Neurologists brainstorm link between brain and the visual arts
More News from Alyosha J. Robillos
The brain is the human piton in the visual process: It is where images pass through in the dynamics of perception. Often people make reference to the visual brain, and experts consider creativity and art-making as among the earliest and most natural of brain operations.
The Makati Medical Center’s (MMC) Brain Foundation and Neurology Section bring the creative and medical fields together in “The Brain and the Arts: A Celebration of Life,” a group exhibit featuring the works of Ferdinand Cacnio, Milmar Onal and Orville Tiamson.
“The show is a nonrestrictive collaboration between the doctors and the artists,” said project director Leslie Noble.
Conceptualized by MMC’s team of neurologists, the exhibit fulfills the doctors’ vision to open the behavioral aspects of neurology to the public and to link their profession to art, a passion for which is shared by the physicians themselves.
“These neurologists are artists themselves some are musicians, others paint. They’re into the arts and the visual aspect of art is easier to express, to show,” Noble said.
The project supports the doctors’ advocacy to cultivate deeper public understanding of neurology and neuroscience.
It was in the early 1950s that Haldan Keffer Hartline ignited interest in the detailed workings of how visual input travels to the visual cortex. Hartline later won the Nobel Prize in 1967.
An outstanding follow-up to his research came in 1981 when doctor-scholars Torsten Wiesel and David Hubel were awarded the Nobel Prize in Medicine for exploring what they referred to us “the visual system.”
Their study was anchored on the internal movement that ensues in the complex mechanism that is the mind when it processes visual input and translates it into something relevant and relatable for the individual, showing its capacity to integrate emotions and memories in the physical environment.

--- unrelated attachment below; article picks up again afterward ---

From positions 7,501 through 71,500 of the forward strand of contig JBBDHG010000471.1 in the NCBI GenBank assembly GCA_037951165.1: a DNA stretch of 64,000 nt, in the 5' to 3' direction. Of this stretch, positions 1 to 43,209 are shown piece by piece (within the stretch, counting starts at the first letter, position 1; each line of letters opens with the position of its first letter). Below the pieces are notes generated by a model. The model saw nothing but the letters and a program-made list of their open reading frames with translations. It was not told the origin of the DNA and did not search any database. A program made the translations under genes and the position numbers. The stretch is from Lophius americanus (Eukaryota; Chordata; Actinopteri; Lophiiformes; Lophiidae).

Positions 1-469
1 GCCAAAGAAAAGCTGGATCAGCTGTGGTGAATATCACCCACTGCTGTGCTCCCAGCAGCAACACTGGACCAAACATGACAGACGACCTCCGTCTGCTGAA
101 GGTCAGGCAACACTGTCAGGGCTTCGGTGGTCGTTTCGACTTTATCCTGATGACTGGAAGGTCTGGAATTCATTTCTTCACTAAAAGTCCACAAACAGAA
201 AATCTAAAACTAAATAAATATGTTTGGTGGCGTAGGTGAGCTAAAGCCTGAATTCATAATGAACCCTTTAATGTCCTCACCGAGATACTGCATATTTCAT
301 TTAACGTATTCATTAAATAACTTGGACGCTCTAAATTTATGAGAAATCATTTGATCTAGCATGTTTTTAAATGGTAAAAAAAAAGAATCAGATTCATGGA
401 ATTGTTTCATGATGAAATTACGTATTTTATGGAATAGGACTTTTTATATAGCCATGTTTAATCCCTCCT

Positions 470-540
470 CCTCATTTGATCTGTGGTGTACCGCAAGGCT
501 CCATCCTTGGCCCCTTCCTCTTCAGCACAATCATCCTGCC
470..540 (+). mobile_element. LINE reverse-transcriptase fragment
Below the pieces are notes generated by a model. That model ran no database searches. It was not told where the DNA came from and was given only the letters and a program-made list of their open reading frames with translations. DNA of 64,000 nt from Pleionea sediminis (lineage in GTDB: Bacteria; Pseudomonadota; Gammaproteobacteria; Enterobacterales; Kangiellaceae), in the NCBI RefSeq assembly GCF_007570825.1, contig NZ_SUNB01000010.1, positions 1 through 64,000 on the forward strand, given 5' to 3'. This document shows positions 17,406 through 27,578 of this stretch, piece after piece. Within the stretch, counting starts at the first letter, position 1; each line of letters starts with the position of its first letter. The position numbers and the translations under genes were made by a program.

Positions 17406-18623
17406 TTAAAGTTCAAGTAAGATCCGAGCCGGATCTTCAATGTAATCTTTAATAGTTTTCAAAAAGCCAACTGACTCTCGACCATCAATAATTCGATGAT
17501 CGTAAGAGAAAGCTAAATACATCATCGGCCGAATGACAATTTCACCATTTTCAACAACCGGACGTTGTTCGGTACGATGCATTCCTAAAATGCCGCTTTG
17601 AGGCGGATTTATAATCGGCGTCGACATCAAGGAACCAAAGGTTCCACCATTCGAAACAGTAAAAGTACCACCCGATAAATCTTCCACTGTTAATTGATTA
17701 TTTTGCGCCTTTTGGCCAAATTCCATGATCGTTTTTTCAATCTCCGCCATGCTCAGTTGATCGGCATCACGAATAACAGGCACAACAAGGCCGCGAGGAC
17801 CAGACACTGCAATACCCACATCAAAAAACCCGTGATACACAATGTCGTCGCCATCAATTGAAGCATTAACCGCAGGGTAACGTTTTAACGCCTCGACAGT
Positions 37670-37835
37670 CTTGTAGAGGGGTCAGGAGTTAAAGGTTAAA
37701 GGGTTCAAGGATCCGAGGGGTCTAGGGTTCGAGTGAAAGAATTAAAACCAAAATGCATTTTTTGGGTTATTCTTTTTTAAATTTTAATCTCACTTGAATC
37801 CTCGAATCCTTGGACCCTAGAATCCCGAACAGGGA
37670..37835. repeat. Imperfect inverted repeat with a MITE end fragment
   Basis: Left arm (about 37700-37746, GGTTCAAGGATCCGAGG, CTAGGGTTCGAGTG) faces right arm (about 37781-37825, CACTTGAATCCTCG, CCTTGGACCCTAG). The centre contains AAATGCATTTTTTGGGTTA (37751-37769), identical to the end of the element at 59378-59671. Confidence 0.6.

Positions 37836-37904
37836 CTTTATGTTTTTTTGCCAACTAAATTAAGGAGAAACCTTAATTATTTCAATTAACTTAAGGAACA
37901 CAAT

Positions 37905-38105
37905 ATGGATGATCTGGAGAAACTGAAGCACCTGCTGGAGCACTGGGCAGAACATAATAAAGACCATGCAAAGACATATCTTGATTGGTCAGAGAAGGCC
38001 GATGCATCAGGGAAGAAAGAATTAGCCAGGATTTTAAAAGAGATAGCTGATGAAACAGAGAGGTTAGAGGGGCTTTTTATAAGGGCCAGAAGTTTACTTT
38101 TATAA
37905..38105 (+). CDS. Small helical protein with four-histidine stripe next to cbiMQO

Although there is a common misconception that art and medicine hardly complement each other, their neurological aspects work hand in hand as visual input-visual output progression is what leads to reactionary human activities such as art appreciation and critique.
“They might not be vital for survival and may seem too excessive (the activities), but these are qualities of the brain that make us more human,” said Dr. Darwin Dasig, chief of MMC’s Neurology Section.
Dasig said there are very few researches in the country that tackle the neurological bases of art. It is through fundraising events such as the exhibit that the Neurology section of MMC is able to raise interest on the need for more studies in neurology.
As part of the exhibit’s program, Dasig will give a talk on the various components of degenerative brain conditions and their correlation to a person’s level of artistry, on Sept. 16, 3 p.m., MMC.
The exhibit will run until Sept. 19.
Cacnio, a sculptor who has established his niche in metal works, studied Industrial engineering at the University of the Philippines. Abstractionist Onal and realist Tiamson graduated from the University of Santo Tomas with Fine Art degrees in Painting.
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